Fri 16 Oct 2015

Contract disputes and risk management

If you have been following articles and blogs on our website over the last few months you will have read a lot of articles about the problems that the courts face in interpreting ambiguous provisions in commercial contracts.

Going to court to enforce your contractual rights or defending your rights against someone else wanting to deprive you of them is sometimes unavoidable and sometimes the best way to protect yourself or your business. But proper risk management in the contractual process can often avoid many of the problems that may arise further down the line. So, what do I recommend?

Get a good contract drafted by a good contract lawyer

Contracts which are drafted by those inexperienced in drafting or inexperienced in the particular field are often simply not fit for purpose. It is also not uncommon to see people using standard pro-forma contracts which are designed to suit a number of purposes. Sadly, however, in the field of contract law, one size does not fit all, and these sort of arrangements are very rarely watertight. As recent case law both in Scotland and England shows, the last thing that you want is ambiguity as to your rights and obligations. So, taking the time to instruct your lawyer and put a proper contract in place is essential and while it won't guarantee that no disputes will arise, it will make life much easier for you if they do.

"The moral of the story is to agree first and start work later"

These are the words of Lord Clarke sitting in the Supreme Court in the case of RTS Flexible Systems v Molkerei Muller GmbH back in 2010. They are certainly worth repeating. In that case, the parties did not heed the advice and work commenced long before a contract was signed. Unsurprisingly, when it came to being paid for the work, the claimant did not find that as easy as expected because the defendant said that no contract had been signed. Ultimately, the claimant was successful because the court took the view that the parties had effectively reached agreement and waived the need for a signed contract. But it took them going to the Supreme Court to get that result, which is a very expensive way of vindicating your rights to payment. So, before you start work for anyone, get them to put pen to paper.

Things may still go wrong

That seems self-evident but, when they do, speak to your lawyer. Litigators spend a lot of their time in court but they also spend a lot of time out of court helping people resolve disputes amicably and in a way that ensures future business from your contractual partners. If you have breached your contract (perhaps accidentally or without realising) or if the other side are in breach speak to a lawyer about your options. Doing nothing isn't always an option because you might prejudice yourself and bar yourself from taking any further action if you just sit on your hands. Equally, tearing the contract up and walking away isn't always an option either. Rather, your rights and obligations on breach of contract are determined by the contract and by the governing law. Knowing your rights as soon as things go wrong makes it much easier to put things right again.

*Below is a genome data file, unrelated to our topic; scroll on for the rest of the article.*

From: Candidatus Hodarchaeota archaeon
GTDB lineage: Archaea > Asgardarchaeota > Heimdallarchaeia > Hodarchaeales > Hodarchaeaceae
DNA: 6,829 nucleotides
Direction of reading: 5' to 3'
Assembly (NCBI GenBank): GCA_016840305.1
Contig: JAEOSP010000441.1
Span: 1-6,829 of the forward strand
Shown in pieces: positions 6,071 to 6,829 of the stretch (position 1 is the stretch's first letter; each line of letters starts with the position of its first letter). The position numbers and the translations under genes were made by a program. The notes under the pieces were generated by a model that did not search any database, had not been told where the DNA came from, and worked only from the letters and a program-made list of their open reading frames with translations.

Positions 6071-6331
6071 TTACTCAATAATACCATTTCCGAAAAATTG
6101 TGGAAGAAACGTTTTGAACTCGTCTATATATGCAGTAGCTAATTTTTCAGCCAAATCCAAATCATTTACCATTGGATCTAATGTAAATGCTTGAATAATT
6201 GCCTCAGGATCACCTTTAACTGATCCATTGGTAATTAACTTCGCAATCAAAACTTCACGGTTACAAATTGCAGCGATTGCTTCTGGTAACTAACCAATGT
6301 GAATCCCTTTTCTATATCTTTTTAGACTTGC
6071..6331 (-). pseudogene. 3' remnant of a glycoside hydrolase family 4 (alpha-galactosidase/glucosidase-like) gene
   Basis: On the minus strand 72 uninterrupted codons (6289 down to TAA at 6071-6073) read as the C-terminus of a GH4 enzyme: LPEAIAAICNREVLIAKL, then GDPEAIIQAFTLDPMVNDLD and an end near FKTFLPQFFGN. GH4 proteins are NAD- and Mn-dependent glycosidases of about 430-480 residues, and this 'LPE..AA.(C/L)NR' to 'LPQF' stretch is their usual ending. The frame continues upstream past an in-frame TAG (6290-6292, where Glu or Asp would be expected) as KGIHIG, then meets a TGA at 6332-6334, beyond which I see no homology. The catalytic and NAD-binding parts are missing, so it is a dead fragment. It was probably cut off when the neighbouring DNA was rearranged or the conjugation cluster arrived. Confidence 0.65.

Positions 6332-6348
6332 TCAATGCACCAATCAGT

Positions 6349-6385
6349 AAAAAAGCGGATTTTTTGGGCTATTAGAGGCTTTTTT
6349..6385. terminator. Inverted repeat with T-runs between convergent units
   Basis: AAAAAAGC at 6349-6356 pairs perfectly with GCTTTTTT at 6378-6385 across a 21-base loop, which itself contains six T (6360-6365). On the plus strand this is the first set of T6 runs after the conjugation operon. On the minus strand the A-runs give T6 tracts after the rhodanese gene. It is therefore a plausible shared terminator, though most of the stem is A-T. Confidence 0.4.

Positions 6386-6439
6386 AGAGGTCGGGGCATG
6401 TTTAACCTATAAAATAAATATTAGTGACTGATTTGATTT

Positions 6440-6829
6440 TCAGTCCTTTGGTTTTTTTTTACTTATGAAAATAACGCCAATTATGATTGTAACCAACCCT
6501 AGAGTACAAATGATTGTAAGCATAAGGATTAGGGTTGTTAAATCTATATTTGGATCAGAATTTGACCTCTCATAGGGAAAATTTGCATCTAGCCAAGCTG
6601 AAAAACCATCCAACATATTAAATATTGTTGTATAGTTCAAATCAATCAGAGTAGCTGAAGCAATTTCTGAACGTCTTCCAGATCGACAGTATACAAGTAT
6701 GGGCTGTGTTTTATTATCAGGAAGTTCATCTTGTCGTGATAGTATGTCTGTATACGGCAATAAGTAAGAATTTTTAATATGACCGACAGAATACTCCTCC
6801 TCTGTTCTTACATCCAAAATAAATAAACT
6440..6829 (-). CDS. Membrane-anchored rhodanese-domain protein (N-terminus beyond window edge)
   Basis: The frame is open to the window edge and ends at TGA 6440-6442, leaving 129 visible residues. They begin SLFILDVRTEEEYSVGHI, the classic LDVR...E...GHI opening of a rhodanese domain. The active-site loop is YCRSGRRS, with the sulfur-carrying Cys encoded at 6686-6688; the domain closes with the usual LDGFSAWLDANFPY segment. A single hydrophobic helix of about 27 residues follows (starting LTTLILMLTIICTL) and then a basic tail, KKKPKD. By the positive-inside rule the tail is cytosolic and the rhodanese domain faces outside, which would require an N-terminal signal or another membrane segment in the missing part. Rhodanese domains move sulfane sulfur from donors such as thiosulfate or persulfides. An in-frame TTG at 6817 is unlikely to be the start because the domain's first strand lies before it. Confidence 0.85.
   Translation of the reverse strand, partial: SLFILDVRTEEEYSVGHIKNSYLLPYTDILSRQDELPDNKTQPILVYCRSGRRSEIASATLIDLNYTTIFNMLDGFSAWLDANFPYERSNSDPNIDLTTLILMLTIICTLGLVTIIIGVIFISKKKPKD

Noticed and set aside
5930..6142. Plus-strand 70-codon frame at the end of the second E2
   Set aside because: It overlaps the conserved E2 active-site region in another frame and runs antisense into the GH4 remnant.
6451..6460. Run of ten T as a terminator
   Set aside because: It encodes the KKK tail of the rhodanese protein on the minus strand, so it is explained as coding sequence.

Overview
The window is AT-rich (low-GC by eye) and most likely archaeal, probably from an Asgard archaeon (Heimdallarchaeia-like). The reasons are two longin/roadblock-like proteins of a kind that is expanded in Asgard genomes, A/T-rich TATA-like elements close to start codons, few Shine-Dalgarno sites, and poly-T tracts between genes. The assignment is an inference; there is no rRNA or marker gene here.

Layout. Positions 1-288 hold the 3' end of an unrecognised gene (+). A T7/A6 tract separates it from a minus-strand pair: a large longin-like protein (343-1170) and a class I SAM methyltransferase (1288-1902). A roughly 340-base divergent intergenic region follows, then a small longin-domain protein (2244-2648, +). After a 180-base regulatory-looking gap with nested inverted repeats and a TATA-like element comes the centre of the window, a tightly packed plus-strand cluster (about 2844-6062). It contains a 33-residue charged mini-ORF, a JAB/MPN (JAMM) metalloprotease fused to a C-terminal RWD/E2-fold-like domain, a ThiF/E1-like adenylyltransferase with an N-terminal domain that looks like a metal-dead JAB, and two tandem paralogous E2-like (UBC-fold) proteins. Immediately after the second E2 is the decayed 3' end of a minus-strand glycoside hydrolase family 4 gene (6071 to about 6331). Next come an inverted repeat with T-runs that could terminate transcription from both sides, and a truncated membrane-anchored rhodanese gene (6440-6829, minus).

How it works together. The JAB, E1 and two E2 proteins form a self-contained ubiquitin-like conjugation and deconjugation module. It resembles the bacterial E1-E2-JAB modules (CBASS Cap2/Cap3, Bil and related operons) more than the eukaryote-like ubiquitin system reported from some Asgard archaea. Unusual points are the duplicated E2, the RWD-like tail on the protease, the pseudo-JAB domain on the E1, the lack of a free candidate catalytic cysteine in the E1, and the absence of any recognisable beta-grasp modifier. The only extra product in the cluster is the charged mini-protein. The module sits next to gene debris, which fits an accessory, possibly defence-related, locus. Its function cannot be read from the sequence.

You may not be able to sort it out as easily as hoped

If not, you do not need to rush off into court. There are other options open to you. The contract may provide for arbitration (although that can be more costly and time-consuming than court action) in which case you may need to follow it. Or, another form of dispute resolution such as mediation might be capable of resolving matters. All our litigators are trained in alternative dispute resolution and David Hossack is an accredited mediator. Mediation is quicker than court action, it happens on your terms (agreed with the other side) and it has the advantage of being confidential if that is what the parties agree. Mediation will almost always involve compromise by both sides but can be a crucial way of maintaining a relationship with a party with whom you are in dispute.

If all else fails, litigate

Litigation is, as I said at the start of this article, sometimes absolutely essential. It is, of course, a risk and there are no guarantees in litigation. If you do need to litigate then you need certainty and clarity from your lawyer about everything: - the legal advice given about your prospects of winning the case; the proposed strategy for running the litigation; the costs involved in doing so and the time that it may take for the court process to run its course. Litigation is not cheap even if you win. But with the wrong lawyer you can spend a lot of money and not achieve very much. Our commercial litigators have experience advising clients in a wide-variety of contractual disputes in the Scottish courts and with their guidance, you will stand the best possible chance of success.

To speak to someone about a commercial contract dispute please do not hesitate to pick up the phone to me on the details below or another member of our commercial litigation team.

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